You could take any workplace based within office space in London, or anywhere else in the UK, and you would be able to see the impact of a cross-generational workforce.
Many older workers see that they have a vital place in a company, which they have worked to achieve for many years. Younger employees may see it that the more mature staff are blocking the best roles, and preventing them from progressing in the workplace. This could cause tension and a loss of productivity.
With the removal of the default retirement age, more and more companies have to accommodate older and younger workers, and changes may be needed to do that, according to one entrepreneur.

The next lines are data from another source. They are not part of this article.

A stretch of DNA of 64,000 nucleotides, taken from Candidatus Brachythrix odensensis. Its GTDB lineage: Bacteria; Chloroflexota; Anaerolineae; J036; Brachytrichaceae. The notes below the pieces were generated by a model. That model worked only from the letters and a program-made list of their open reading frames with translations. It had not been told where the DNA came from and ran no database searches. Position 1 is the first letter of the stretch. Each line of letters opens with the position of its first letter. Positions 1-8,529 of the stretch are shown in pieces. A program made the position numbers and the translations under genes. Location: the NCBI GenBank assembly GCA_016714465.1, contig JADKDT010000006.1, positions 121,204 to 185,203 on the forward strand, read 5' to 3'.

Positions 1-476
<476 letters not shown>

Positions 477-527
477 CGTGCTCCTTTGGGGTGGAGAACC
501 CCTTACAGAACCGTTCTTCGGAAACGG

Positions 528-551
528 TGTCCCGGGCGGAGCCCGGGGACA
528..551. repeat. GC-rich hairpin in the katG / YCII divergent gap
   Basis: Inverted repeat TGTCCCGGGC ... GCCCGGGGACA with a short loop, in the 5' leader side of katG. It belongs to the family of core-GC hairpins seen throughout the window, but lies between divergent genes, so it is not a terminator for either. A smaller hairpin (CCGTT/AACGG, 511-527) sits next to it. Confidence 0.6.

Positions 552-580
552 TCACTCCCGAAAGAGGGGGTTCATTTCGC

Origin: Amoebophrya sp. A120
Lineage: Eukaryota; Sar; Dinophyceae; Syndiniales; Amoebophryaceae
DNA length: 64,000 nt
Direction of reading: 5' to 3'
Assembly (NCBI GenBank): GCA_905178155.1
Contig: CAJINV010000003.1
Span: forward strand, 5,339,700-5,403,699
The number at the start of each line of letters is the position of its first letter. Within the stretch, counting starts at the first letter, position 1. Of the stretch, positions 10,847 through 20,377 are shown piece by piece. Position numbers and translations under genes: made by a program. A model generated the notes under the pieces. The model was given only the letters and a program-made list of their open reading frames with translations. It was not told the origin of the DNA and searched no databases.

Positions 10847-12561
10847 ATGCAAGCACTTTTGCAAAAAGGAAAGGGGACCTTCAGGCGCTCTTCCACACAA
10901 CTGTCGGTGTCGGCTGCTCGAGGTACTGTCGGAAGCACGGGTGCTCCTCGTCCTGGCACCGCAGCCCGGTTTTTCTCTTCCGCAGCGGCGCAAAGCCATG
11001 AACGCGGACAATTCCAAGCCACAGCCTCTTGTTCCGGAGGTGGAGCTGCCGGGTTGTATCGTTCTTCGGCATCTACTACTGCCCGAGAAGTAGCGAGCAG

Simon North, co-founder of consultancy Position Ignition, told HR Magazine: “It would serve HR well to take a longer term view and show the organisation the bigger picture relating to cross-generational issues. By sharing the information, both the older workers and younger workers will understand what structural aspects the company will need to manage in the coming years.”
He suggested that re-shaping the roles that older people hold in a company would be a good way of solving the problem.
Figures from the Office for National Statistics show that the number of people over the age of 65 who are in employment is rising.